Salt is not just useful for flavoring food, but has over 14,000 other uses, according to the Salt Institute. Salt draws out fluid and moisture, and also prevents bacteria from growing. Because of these functions, applying salt to a fever blister may assist in the process of healing a fever blister. Those who have questions about using salt, or any other home remedies, as a treatment option for their fever blisters should contact their doctor.
Purchase powdered salt or use a rolling pin to crush regular table salt into a powder.
Wash your hands thoroughly. Using an anti-bacterial soap may prove useful.
Moisten the tip of your index finger or a cotton swab. Dip your moist finger or cotton swab into the powdered salt.
Apply the finger or cotton swab with the powdered salt to the cold sore. Hold for approximately 30 seconds.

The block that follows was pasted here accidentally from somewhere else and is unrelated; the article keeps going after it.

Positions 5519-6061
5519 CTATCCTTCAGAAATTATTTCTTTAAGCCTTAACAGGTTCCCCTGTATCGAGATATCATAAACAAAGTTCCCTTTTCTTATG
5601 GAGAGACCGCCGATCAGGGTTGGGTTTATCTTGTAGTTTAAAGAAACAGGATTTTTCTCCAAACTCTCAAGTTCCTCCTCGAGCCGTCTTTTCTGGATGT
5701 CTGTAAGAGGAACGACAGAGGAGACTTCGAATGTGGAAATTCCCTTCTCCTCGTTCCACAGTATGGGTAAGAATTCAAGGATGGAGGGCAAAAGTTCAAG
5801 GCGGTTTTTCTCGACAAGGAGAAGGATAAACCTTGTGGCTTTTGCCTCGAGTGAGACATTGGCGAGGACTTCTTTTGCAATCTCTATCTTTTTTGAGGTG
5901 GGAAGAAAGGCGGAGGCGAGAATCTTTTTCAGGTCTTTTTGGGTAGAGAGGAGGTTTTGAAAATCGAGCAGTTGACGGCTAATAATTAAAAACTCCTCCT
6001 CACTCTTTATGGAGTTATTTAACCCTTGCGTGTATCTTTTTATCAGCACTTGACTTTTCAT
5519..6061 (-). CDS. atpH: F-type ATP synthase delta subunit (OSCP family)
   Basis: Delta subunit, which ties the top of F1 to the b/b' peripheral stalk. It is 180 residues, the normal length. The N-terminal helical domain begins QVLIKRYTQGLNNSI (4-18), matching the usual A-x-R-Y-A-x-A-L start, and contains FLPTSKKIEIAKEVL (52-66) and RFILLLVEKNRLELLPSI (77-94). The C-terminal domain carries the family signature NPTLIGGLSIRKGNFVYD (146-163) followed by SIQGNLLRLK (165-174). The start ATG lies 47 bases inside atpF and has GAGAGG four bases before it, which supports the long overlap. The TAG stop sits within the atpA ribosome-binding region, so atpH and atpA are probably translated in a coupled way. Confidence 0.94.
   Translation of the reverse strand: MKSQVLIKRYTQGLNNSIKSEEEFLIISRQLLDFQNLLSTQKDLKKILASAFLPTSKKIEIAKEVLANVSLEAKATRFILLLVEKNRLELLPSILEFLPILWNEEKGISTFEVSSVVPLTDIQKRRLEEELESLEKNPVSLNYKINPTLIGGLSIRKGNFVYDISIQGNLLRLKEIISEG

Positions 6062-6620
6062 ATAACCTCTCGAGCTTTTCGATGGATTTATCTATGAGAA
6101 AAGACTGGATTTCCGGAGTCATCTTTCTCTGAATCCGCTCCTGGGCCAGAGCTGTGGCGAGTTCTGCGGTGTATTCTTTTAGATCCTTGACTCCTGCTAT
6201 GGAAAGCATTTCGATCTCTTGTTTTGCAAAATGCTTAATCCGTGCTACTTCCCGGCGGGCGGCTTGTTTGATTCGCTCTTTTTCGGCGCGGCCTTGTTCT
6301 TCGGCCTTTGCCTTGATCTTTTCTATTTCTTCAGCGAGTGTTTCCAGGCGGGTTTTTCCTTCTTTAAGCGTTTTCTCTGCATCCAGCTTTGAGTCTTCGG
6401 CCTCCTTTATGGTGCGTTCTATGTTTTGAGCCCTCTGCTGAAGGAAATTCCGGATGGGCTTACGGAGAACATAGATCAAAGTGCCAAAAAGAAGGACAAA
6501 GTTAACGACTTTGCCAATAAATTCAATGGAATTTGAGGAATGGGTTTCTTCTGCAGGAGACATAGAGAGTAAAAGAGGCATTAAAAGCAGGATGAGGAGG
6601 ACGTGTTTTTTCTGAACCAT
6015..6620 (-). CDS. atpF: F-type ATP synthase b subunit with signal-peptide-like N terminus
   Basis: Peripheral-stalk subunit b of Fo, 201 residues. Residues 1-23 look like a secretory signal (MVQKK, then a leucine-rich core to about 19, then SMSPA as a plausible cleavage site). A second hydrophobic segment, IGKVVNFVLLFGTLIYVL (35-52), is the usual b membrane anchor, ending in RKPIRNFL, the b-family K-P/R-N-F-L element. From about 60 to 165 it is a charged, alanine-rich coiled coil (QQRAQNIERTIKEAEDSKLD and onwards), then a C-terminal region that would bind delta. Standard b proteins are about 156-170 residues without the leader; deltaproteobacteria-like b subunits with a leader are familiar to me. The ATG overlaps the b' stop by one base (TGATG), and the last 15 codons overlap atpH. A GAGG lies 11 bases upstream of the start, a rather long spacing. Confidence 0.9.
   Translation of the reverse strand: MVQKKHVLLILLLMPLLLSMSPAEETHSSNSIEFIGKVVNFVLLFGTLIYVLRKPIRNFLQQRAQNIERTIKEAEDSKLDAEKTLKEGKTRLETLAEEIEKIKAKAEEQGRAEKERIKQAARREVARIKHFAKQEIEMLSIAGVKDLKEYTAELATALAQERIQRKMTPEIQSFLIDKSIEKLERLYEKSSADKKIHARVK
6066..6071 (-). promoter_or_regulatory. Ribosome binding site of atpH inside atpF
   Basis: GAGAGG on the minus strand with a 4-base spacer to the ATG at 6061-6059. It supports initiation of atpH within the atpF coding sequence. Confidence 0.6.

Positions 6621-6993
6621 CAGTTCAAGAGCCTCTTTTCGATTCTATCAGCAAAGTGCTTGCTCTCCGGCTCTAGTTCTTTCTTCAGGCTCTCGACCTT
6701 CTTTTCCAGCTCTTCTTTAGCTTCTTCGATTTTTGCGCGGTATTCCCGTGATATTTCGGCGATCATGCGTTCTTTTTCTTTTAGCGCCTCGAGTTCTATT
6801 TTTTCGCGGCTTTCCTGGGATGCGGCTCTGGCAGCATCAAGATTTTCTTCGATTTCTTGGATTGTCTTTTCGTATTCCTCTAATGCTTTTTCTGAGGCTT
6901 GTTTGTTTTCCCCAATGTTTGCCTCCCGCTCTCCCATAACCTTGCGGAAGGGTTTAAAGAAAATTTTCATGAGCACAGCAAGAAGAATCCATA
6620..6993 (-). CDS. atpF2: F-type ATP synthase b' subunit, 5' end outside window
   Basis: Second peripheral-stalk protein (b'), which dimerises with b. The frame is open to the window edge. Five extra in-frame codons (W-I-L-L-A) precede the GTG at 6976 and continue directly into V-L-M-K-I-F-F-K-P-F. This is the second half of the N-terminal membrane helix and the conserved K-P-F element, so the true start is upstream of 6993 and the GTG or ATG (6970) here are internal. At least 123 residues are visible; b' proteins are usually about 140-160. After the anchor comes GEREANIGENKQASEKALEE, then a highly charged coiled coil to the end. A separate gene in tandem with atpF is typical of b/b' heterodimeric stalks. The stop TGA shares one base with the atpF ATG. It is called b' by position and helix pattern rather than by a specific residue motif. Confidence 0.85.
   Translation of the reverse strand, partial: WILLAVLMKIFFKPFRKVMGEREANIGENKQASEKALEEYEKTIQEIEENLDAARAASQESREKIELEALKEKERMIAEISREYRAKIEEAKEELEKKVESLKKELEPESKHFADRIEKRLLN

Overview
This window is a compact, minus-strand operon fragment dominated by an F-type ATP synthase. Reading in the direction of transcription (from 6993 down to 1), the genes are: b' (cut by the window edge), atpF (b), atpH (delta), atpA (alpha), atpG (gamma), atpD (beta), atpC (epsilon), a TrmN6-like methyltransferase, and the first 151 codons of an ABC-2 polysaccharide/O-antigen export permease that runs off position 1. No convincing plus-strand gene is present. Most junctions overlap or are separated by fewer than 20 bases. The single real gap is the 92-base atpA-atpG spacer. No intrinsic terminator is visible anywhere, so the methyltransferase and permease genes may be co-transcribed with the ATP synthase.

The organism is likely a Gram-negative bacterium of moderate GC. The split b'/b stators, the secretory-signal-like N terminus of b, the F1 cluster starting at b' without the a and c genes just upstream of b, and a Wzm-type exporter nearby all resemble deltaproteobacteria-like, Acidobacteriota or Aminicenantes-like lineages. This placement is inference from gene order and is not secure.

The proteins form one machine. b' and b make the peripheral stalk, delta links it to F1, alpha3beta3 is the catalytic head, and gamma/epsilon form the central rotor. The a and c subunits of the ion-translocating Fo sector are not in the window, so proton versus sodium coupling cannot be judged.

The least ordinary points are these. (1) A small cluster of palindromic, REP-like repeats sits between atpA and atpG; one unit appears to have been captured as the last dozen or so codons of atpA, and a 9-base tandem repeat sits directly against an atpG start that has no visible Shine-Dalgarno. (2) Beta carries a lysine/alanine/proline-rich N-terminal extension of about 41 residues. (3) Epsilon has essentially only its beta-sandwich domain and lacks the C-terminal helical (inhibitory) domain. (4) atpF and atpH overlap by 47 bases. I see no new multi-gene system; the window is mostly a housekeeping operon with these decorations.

Rinse with warm water. Repeat a couple times a day
Pour warm water into a cup. Add a couple spoonfuls of salt to the water. Stir.
Dip a cotton swab or the edge of a washcloth into the water. Leave it in the water into it is fully saturated.
Place the wet cotton swab or washcloth on the fever blister. Apply slight pressure and hold it there for a minute or two.
Repeat a couple times a day until the cold sore heals.
If the cold sore is located inside of your mouth, you can also use the salt water to rinse out your mouth instead.
The herpes simplex virus, the virus that causes fever blisters, is very contagious. Take precautions to avoid spreading the virus to others while the fever blister is still present, such as avoiding kissing and sharing any item that comes in contact with your mouth, suggests the American Academy of Dermatology.
- Clean Cures: The Humble Art of Zen-Curing Yourself; Michael DeJong and Anthony Vavasis; 2009
Elizabeth Wolfenden has been a professional freelance writer since 2005 with articles published on a variety of blogs and websites. She specializes in the areas of nutrition, health, psychology, mental health and education. Wolfenden holds a bachelor's degree in elementary education and a master's degree in counseling from Oakland University.